Balboa Capital Corp. v Plaza Auto Care, Inc.

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Balboa Capital Corp. v Plaza Auto Care, Inc. 2019 NY Slip Op 08645 Decided on December 4, 2019 Appellate Division, Second Department Published by New York State Law Reporting Bureau pursuant to Judiciary Law § 431. This opinion is uncorrected and subject to revision before publication in the Official Reports.

Decided on December 4, 2019 SUPREME COURT OF THE STATE OF NEW YORK Appellate Division, Second Judicial Department
WILLIAM F. MASTRO, J.P.
JOHN M. LEVENTHAL
COLLEEN D. DUFFY
VALERIE BRATHWAITE NELSON, JJ.
2018-11757
(Index No. 150496/18)

[*1]Balboa Capital Corporation, etc., appellant,

v

Plaza Auto Care, Inc., etc., et al., respondents.



Becker LLC, New York, NY (Joseph F. Falgiani of counsel), for appellant.



DECISION & ORDER

In an action to enforce a foreign judgment and an order, commenced by motion for summary judgment in lieu of complaint pursuant to CPLR 3213, the plaintiff appeals from an order of the Supreme Court, Richmond County (Orlando Marrazzo, Jr., J.), dated September 11, 2018. The order, inter alia, denied the plaintiff's motion for summary judgment in lieu of complaint.

ORDERED that the order is reversed, on the law, with costs, and the plaintiff's motion for summary judgment in lieu of complaint pursuant to CPLR 3213 is granted.

Following a trial on its claim for breach of a leasing agreement, the plaintiff obtained a judgment, dated October 24, 2017, from the Superior Court of California, County of Orange, awarding it the sum of $51,434.90 against the defendants jointly and severally. Subsequently, in an order dated December 21, 2017, the same court awarded the plaintiff, inter alia, $18,150 in attorney's fees. The plaintiff then commenced this action by motion for summary judgment in lieu of complaint pursuant to CPLR 3213 to enforce the judgment and the order. The defendants opposed the motion, arguing, in effect, that the California judgment was erroneously entered because the defendants had not breached the subject leasing agreement. The Supreme Court, inter alia, denied the plaintiff's motion for summary judgment in lieu of complaint. The plaintiff appeals.

The plaintiff established its prima facie entitlement to judgment as a matter of law by submitting the judgment and the order, which obligated the defendants to pay the plaintiff certain amounts, and evidence that the defendants had not paid the amounts awarded therein (see CPLR 3213; Banco Popular N. Am. v Victory Taxi Mgt., 1 NY3d 381, 383; Loewenberg v Basnight, 172 AD3d 1356, 1357; Ahmad v Luce, 147 AD3d 888). In opposition, the defendants failed to raise a triable issue of fact as to a bona fide defense.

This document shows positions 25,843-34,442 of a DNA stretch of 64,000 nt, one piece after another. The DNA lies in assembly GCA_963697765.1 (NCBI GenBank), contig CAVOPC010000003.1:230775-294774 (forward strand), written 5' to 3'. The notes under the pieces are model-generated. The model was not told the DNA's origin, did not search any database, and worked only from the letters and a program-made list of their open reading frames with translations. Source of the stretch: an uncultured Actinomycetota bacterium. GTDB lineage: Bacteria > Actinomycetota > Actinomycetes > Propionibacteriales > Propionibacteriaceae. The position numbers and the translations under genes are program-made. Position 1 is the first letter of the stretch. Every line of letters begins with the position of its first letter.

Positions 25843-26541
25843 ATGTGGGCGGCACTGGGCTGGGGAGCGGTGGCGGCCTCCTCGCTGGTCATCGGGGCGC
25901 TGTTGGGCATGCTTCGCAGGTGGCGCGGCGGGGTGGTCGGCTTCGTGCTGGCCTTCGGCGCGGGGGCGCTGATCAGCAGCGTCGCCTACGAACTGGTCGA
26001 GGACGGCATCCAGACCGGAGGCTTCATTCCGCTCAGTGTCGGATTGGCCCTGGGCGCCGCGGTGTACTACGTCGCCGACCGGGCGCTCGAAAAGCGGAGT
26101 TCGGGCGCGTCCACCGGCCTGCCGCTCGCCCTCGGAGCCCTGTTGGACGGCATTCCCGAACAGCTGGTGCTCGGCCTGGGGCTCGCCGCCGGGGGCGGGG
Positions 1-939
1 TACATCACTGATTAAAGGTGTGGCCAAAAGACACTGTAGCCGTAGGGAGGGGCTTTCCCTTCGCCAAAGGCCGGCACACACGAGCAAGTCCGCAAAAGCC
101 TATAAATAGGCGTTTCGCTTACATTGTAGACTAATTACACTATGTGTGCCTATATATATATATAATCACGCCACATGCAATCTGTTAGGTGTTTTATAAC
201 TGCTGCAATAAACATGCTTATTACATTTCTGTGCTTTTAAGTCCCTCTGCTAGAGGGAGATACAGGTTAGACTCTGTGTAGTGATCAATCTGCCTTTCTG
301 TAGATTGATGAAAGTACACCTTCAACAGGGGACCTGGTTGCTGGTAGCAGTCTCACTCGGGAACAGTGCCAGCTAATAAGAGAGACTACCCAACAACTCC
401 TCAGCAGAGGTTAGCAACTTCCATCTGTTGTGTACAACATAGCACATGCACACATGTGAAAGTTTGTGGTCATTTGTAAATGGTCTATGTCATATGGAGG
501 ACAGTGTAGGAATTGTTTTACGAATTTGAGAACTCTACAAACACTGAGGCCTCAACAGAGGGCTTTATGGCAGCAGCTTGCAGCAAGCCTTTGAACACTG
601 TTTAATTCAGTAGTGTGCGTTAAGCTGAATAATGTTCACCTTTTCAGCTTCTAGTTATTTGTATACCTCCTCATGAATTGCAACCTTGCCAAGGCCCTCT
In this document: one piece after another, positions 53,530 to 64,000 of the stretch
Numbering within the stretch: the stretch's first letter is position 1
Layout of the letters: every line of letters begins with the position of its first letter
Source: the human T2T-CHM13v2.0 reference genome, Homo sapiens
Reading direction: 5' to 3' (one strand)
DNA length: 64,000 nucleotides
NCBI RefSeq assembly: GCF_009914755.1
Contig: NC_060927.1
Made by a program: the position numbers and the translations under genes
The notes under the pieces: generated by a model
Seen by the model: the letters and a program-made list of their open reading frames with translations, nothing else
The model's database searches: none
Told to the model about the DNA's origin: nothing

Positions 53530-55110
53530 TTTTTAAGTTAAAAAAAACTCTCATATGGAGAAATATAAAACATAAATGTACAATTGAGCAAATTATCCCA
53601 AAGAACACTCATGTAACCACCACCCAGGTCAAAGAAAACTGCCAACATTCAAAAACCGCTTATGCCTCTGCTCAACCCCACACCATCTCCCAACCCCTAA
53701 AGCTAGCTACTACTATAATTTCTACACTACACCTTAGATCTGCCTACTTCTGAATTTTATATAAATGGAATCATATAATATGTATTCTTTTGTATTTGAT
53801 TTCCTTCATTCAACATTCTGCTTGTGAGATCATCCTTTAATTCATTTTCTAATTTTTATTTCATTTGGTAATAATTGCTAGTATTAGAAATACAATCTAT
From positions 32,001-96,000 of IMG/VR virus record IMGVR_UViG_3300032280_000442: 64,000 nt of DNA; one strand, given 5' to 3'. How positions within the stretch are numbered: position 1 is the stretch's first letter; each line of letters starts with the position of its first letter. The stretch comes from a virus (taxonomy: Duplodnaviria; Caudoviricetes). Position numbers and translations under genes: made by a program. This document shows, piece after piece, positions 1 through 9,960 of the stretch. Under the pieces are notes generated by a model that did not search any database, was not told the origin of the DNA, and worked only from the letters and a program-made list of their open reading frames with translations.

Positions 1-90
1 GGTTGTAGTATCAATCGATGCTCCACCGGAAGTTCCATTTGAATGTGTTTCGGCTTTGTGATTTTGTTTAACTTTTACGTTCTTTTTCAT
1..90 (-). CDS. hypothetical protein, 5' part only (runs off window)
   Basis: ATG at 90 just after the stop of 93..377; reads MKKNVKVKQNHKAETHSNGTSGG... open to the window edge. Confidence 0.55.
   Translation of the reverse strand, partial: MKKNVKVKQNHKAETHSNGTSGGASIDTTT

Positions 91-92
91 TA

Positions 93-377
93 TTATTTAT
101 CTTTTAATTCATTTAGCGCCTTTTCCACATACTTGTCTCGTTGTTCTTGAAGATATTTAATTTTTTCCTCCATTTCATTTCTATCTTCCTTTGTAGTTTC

The full faith and credit clause of the United States Constitution (US Const, art IV, § 1) requires that the public acts, records, and judicial proceedings of each state be given full faith and credit in every other state. The purpose of the clause is to avoid conflicts between states in adjudicating the same matters (see Matter of Luna v Dobson, 97 NY2d 178, 182). "The doctrine establishes a rule of evidence . . . which requires recognition of the foreign judgment as proof of the prior-out-of-State litigation and gives it res judicata effect, thus avoiding relitigation of issues in one State which have already been decided in another" (Matter of Farmland Dairies v Barber, 65 NY2d 51, 55; see Matter of Luna v Dobson, 97 NY2d at 182-183). "Absent a challenge to the jurisdiction of the issuing court, New York is required to give the same preclusive effect to a judgment from [*2]another state as it would have in the issuing state" (Miller v Miller, 152 AD3d 662, 664 [citation omitted]; see Matter of Bennett, 84 AD3d 1365, 1367), and it is precluded from inquiring into the merits of the judgment (see Fiore v Oakwood Plaza Shopping Ctr., 78 NY2d 572, 577; Parker v Hoefer, 2 NY2d 612, 616; Feng Li v Peng, 161 AD3d 823, 826).

Here, the defendants did not challenge the jurisdiction of the California court, but instead, sought to relitigate the merits underlying that court's determination. The Supreme Court should not have considered the defendants' attack on the merits of the California determination. Since the defendants failed to raise a triable issue of fact in opposition to the plaintiff's prima facie showing, the court should have granted the plaintiff's motion for summary judgment in lieu of complaint.

MASTRO, J.P., LEVENTHAL, DUFFY and BRATHWAITE NELSON, JJ., concur.

ENTER:

Aprilanne Agostino

Clerk of the Court